Professor Max  Silverman

Professor Max Silverman

Professor of French

+44 (0)113 343 3486

Summary: Cultural memory, trauma and violence; colonial and post-colonial theory and cultures; immigration, race, nation and citizenship; representations of the city.


I was born and educated in North London, was an undergraduate at the University of East Anglia (1971-75) and a postgraduate at the University of Kent (1976-1980). I was awarded my Ph.D. on the novels of Claude Simon in 1981. After two years teaching in further and adult education in London I became a Lecturer in French at the University of Ulster in Coleraine (1983-5). I came to the University of Leeds in 1986 as Lecturer in French and was promoted to Senior Lecturer in 1994 and to Professor of Modern French Studies in 2000. I was Head of the Department of French from 1999 to 2002 and Director of the Centre for French and Francophone Cultural Studies from 2003-6. I have been Director of Research and Innovation of the School of Modern Languages and Cultures since 2011.

Research and teaching

My research and teaching are inter-disciplinary and range across the broad areas of culture and society in modern and contemporary France. My major specialisms are post-Holocaust culture, colonial and postcolonial theory and cultures, and questions of trauma, memory, race and violence. My first two books were Deconstructing the Nation: Immigration, Racism and Citizenship in Modern France (Routledge, 1992, translated into German in 1994) and Facing Postmodernity: Contemporary French Thought on Culture and Society (Routledge, 1999). I edited a collection of essays entitled Race, Discourse and Power in France (Avebury, 1991) and another entitled Frantz Fanon's Peau noire, masques blancs (Manchester University Press, 2005). My most recent book, Palimpsestic Memory: the Holocaust and Colonialism in French and Francophone Fiction and Film (Berghahn, 2013) discusses the connections between the Holocaust and colonialism in the French and Francophone cultural imaginary My co-edited book with Griselda Pollock, Concentrationary Cinema: Aesthetics as Political Resistance in Alain Resnais’s ‘Night and Fog’, (Berghahn, 2011), was winner of the Kraszna-Krausz prize for the best book on the moving image of 2012. This was the first outcome of a four-year AHRC-funded project entitled Concentrationary Memories and the Politics of Representation that I co-directed with Griselda Pollock. Three other co-edited books are to follow, all to be published by I. B. Tauris: Concentrationary Memories: Totalitarian Terror and Cultural Resistance, Concentrationary Imaginaries and Concentrationary Art.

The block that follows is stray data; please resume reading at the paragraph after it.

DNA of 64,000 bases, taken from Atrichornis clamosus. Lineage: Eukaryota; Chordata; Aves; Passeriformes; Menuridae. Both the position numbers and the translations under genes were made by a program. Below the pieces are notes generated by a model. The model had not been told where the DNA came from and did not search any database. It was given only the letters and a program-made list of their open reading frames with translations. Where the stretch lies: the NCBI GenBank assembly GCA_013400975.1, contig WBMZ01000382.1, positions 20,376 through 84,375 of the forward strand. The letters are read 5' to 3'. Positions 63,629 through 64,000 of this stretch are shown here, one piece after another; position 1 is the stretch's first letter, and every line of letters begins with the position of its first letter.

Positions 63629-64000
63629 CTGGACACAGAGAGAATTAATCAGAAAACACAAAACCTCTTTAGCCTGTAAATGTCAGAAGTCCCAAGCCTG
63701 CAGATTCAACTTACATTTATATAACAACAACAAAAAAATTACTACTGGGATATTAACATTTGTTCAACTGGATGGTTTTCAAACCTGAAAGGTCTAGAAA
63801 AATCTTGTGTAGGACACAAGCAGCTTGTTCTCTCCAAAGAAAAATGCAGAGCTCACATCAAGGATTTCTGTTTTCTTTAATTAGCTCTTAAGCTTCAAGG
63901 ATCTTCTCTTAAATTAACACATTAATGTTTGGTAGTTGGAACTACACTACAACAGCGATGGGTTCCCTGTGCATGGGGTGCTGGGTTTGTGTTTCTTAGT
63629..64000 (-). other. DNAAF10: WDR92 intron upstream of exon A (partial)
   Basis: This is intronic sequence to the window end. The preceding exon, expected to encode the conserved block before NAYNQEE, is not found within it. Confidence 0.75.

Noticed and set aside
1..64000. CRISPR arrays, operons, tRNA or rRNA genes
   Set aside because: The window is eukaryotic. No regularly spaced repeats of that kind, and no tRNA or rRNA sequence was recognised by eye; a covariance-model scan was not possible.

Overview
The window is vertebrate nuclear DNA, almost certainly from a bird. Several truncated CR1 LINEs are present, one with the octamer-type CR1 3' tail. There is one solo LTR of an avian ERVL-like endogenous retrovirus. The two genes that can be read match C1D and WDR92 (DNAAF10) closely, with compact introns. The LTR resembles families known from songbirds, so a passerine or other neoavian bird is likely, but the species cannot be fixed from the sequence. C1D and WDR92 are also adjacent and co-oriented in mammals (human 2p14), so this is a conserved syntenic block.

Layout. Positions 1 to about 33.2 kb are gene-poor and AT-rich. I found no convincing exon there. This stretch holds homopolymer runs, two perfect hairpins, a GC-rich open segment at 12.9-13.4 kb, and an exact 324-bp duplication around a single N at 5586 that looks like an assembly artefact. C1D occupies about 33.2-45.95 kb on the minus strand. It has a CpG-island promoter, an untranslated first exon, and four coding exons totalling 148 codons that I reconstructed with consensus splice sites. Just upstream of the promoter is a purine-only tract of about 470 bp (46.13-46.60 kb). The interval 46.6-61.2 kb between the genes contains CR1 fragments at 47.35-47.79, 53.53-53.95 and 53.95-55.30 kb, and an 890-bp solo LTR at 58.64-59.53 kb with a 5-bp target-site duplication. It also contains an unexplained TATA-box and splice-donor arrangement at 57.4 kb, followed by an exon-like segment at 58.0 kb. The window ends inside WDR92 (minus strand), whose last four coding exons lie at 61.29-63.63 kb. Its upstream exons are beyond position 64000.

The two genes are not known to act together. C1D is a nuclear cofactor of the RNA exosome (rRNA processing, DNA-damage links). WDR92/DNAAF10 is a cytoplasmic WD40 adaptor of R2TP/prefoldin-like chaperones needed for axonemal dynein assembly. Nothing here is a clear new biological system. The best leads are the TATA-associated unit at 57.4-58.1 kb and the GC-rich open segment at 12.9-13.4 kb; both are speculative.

I teach courses on post-Holocaust culture, representations of the city, and modernism and commitment in France and am happy to supervise research students working on any area related to my specialisms.